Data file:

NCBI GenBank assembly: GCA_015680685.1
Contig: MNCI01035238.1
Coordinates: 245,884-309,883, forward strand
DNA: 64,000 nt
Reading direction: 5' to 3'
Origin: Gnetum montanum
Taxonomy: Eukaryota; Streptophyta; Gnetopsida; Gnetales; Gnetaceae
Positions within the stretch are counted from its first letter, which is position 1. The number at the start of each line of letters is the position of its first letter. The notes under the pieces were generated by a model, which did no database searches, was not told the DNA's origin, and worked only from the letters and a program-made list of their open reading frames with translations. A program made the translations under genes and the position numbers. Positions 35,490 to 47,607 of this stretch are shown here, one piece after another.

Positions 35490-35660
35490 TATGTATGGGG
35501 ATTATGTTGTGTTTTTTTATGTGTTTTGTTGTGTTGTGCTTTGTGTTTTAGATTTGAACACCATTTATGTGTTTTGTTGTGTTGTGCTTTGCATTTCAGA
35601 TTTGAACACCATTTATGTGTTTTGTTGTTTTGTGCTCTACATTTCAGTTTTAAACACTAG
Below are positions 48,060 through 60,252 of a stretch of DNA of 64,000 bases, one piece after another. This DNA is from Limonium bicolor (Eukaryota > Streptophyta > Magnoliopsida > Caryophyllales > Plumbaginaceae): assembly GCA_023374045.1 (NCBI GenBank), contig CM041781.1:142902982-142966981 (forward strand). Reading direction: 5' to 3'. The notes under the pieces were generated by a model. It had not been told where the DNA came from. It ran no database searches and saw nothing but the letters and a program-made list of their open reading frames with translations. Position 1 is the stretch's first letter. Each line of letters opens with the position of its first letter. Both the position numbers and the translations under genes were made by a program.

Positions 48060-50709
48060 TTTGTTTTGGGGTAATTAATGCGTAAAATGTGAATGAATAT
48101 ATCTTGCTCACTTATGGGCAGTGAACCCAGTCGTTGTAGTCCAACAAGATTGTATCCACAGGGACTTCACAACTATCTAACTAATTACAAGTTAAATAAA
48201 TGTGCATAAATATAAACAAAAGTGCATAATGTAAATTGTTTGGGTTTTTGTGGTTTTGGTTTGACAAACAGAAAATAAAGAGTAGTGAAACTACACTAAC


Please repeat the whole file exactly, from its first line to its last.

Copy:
NCBI GenBank assembly: GCA_015680685.1
Contig: MNCI01035238.1
Coordinates: 245,884-309,883, forward strand
DNA: 64,000 nt
Reading direction: 5' to 3'
Origin: Gnetum montanum
Taxonomy: Eukaryota; Streptophyta; Gnetopsida; Gnetales; Gnetaceae
Positions within the stretch are counted from its first letter, which is position 1. The number at the start of each line of letters is the position of its first letter. The notes under the pieces were generated by a model, which did no database searches, was not told the DNA's origin, and worked only from the letters and a program-made list of their open reading frames with translations. A program made the translations under genes and the position numbers. Positions 35,490 to 47,607 of this stretch are shown here, one piece after another.

Positions 35490-35660
35490 TATGTATGGGG
35501 ATTATGTTGTGTTTTTTTATGTGTTTTGTTGTGTTGTGCTTTGTGTTTTAGATTTGAACACCATTTATGTGTTTTGTTGTGTTGTGCTTTGCATTTCAGA
35601 TTTGAACACCATTTATGTGTTTTGTTGTTTTGTGCTCTACATTTCAGTTTTAAACACTAG
Below are positions 48,060 through 60,252 of a stretch of DNA of 64,000 bases, one piece after another. This DNA is from Limonium bicolor (Eukaryota > Streptophyta > Magnoliopsida > Caryophyllales > Plumbaginaceae): assembly GCA_023374045.1 (NCBI GenBank), contig CM041781.1:142902982-142966981 (forward strand). Reading direction: 5' to 3'. The notes under the pieces were generated by a model. It had not been told where the DNA came from. It ran no database searches and saw nothing but the letters and a program-made list of their open reading frames with translations. Position 1 is the stretch's first letter. Each line of letters opens with the position of its first letter. Both the position numbers and the translations under genes were made by a program.

Positions 48060-50709
48060 TTTGTTTTGGGGTAATTAATGCGTAAAATGTGAATGAATAT
48101 ATCTTGCTCACTTATGGGCAGTGAACCCAGTCGTTGTAGTCCAACAAGATTGTATCCACAGGGACTTCACAACTATCTAACTAATTACAAGTTAAATAAA
48201 TGTGCATAAATATAAACAAAAGTGCATAATGTAAATTGTTTGGGTTTTTGTGGTTTTGGTTTGACAAACAGAAAATAAAGAGTAGTGAAACTACACTAAC